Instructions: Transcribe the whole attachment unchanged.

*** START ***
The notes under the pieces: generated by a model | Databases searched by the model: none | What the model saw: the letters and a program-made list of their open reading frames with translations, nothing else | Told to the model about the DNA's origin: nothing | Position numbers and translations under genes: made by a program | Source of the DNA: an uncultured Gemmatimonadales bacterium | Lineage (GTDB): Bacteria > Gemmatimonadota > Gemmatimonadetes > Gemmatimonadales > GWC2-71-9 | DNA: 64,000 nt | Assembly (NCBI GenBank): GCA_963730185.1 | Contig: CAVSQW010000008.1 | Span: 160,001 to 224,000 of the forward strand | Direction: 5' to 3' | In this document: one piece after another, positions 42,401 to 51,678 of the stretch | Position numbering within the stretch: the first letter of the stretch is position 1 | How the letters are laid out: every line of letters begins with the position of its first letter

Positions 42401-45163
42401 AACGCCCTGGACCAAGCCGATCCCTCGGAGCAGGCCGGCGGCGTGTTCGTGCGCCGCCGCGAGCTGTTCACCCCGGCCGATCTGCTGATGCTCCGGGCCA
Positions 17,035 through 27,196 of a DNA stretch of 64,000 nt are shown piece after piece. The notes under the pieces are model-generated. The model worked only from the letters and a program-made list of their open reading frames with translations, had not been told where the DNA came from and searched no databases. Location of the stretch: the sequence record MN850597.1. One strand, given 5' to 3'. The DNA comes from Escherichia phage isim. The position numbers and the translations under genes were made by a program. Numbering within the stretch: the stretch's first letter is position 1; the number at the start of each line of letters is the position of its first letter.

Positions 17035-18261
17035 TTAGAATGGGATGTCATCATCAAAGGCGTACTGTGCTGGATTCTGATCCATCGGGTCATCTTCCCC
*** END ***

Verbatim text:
The notes under the pieces: generated by a model | Databases searched by the model: none | What the model saw: the letters and a program-made list of their open reading frames with translations, nothing else | Told to the model about the DNA's origin: nothing | Position numbers and translations under genes: made by a program | Source of the DNA: an uncultured Gemmatimonadales bacterium | Lineage (GTDB): Bacteria > Gemmatimonadota > Gemmatimonadetes > Gemmatimonadales > GWC2-71-9 | DNA: 64,000 nt | Assembly (NCBI GenBank): GCA_963730185.1 | Contig: CAVSQW010000008.1 | Span: 160,001 to 224,000 of the forward strand | Direction: 5' to 3' | In this document: one piece after another, positions 42,401 to 51,678 of the stretch | Position numbering within the stretch: the first letter of the stretch is position 1 | How the letters are laid out: every line of letters begins with the position of its first letter

Positions 42401-45163
42401 AACGCCCTGGACCAAGCCGATCCCTCGGAGCAGGCCGGCGGCGTGTTCGTGCGCCGCCGCGAGCTGTTCACCCCGGCCGATCTGCTGATGCTCCGGGCCA
Positions 17,035 through 27,196 of a DNA stretch of 64,000 nt are shown piece after piece. The notes under the pieces are model-generated. The model worked only from the letters and a program-made list of their open reading frames with translations, had not been told where the DNA came from and searched no databases. Location of the stretch: the sequence record MN850597.1. One strand, given 5' to 3'. The DNA comes from Escherichia phage isim. The position numbers and the translations under genes were made by a program. Numbering within the stretch: the stretch's first letter is position 1; the number at the start of each line of letters is the position of its first letter.

Positions 17035-18261
17035 TTAGAATGGGATGTCATCATCAAAGGCGTACTGTGCTGGATTCTGATCCATCGGGTCATCTTCCCC